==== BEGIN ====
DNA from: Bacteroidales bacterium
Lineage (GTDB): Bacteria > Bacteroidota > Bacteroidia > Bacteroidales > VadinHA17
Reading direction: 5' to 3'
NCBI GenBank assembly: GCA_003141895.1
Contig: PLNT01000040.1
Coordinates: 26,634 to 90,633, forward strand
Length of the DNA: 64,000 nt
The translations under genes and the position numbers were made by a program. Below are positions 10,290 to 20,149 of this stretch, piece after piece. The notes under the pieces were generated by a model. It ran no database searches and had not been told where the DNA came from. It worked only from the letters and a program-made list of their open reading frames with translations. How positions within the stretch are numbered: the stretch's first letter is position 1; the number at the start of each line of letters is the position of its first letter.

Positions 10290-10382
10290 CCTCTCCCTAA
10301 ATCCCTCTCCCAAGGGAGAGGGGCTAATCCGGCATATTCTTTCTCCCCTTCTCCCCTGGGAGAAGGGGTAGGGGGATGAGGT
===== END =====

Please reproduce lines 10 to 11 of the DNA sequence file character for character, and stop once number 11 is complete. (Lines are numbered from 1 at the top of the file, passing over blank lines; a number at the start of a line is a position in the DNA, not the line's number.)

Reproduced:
10290 CCTCTCCCTAA
10301 ATCCCTCTCCCAAGGGAGAGGGGCTAATCCGGCATATTCTTTCTCCCCTTCTCCCCTGGGAGAAGGGGTAGGGGGATGAGGT